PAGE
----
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Germany's man in Phnom Penh

Germany's man in Phnom Penh

Germany's Ambassador to Cambodia, Pius Fischer, right, was born in Bavaria and studied

mathematics at the Technical University of Munich. Despite an enduring affinity for

the clarity of maths, Fischer realized at a young age that his interests were too

wide-ranging for the specialization necessary for a successful career as a mathematician.

Consequently, he earned a postgraduate degree in economics and entered the German

Foreign Office. His previous diplomatic postings have ranged from New Delhi to the

Vatican - the latter, Fischer playfully suggests, he acquired on the basis of his

ecclesiastical first name. Now in the second year of what will probably be a three-year

posting in Cambodia, Fischer met Cat Barton to discuss land grabbing, the Khmer Rouge

Trials and 300 Angkorean statues that are being flown to Bonn at the end of the year.

What are the issues you feel most strongly about in Cambodia?

The proliferation of land disputes in Cambodia has reached alarming proportions.

We would like to see stronger determination on the part of the Cambodian government

to address this issue. The World Bank discovered irregularities by officials in ministries

[working on land management issues]. In my opinion, it is a tragedy that those in

charge of providing a service for the Cambodian population and working for the betterment

of living standards are involved in graft. Therefore we expect a thorough investigation

by the Cambodian authorities, the results of which will be published, and those found

to be responsible to be held accountable either through disciplinary or legal procedures.

The German Embassy seems one of the most vocal among Cambodia's donor community.

Is this the case?

I don't think other embassies are reluctant to speak out. There is a division of

labor within the donor community to ensure we don't all speak out on the same topics.

Traditionally, Germany speaks out on land issues as we are directly involved on the

ground, so we know what is happening at this level.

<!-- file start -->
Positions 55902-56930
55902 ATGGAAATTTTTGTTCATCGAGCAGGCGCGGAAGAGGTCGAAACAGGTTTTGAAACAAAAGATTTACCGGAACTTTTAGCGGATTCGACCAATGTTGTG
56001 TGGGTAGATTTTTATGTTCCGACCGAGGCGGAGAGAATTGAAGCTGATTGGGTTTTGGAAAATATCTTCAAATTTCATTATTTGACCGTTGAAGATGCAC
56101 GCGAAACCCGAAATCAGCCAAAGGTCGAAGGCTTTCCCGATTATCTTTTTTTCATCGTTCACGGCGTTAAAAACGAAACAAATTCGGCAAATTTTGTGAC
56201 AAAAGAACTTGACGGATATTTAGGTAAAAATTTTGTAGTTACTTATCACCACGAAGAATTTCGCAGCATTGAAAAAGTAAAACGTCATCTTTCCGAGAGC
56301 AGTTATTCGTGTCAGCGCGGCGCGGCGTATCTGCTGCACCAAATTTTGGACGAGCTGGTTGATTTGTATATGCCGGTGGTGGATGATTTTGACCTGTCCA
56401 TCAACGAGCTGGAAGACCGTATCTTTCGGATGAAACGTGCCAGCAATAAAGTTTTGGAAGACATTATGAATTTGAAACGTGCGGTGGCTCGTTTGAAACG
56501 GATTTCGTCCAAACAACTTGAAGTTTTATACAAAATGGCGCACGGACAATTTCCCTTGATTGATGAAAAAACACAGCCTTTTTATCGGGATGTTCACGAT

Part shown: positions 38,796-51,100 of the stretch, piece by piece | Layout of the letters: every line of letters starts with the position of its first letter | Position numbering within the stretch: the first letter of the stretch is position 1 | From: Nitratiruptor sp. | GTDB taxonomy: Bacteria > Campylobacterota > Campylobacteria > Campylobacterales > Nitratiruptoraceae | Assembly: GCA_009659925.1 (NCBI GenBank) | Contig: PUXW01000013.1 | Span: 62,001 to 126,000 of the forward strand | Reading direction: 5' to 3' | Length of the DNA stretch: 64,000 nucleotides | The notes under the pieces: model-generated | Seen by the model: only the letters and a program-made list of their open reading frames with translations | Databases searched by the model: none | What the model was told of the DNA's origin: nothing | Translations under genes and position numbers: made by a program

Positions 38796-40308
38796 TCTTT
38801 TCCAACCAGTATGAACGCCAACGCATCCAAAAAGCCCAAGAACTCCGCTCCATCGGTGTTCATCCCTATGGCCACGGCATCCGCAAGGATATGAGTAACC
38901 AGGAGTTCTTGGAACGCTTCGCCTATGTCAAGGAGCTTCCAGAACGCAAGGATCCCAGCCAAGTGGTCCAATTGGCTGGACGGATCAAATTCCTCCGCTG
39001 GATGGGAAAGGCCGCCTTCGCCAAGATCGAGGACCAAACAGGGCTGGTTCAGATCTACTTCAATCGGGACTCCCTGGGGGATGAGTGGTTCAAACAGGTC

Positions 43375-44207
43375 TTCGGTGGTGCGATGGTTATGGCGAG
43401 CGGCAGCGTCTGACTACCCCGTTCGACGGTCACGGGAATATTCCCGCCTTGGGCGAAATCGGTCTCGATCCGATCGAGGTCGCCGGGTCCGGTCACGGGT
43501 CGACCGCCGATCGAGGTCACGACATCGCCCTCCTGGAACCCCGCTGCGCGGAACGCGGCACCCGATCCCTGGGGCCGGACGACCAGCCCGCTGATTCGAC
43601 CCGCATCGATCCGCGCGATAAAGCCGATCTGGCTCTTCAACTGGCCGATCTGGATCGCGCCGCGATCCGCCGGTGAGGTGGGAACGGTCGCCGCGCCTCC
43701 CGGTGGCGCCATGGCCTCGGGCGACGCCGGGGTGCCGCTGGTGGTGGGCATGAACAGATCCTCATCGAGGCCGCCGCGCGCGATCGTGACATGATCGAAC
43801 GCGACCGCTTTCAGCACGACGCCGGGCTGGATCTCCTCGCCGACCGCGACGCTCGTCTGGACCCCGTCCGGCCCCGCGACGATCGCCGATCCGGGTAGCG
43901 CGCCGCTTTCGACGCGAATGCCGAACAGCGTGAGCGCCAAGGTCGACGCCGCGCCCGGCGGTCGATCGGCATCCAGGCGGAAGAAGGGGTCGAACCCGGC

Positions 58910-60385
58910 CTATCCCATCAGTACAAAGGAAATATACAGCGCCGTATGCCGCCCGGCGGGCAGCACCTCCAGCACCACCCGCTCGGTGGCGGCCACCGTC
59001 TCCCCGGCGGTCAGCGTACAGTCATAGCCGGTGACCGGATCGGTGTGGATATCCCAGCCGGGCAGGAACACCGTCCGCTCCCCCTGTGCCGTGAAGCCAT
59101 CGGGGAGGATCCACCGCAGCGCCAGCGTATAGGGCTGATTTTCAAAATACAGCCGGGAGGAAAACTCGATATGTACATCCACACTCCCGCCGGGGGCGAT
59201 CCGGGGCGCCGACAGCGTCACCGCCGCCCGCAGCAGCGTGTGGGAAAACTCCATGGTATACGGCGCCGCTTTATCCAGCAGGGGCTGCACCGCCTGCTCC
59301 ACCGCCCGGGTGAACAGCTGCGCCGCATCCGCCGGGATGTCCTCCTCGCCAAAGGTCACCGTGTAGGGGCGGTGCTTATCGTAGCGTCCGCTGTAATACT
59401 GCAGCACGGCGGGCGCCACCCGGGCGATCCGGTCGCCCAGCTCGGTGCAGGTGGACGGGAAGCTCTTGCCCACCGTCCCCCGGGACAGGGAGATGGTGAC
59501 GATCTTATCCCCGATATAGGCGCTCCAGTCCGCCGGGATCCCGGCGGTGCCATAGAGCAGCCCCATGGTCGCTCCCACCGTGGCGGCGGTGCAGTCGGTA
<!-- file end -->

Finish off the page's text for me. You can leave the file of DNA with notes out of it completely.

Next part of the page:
Considering Germany's recent history, does your nation have special lessons to impart

to Cambodia, especially with regard to the Khmer Rouge Trial (KRT)?

The situation in Germany after World War II was very different from the situation

in Cambodia following the removal of the Khmer Rouge regime. It is not our endeavor

to teach any particular lessons, but we do have experiences that the [KRT] could

benefit from. It is not just coincidence that we are one of the major donors to the

KRT. We think it is very important for the Cambodian population to understand why

this happened, who was responsible for it. Only if we understand history can we avoid

making the same mistakes again in the future.

What do you hope to see come from the KRT?

First, we anticipate it having a cathartic effect. The population will learn about

this part of Cambodian history, which, as I understand it, doesn't play a particularly

important role in Cambodia's history books so far. Second, we hope it will send a

message that there is no impunity even for those in the highest positions of political

power. Finally, we hope that the trial will bring late redemption to the victims

of genocide. We must not forget that over 1.7 million people, which was at the time

more than a quarter of the Cambodian population, died at the hands of this murderous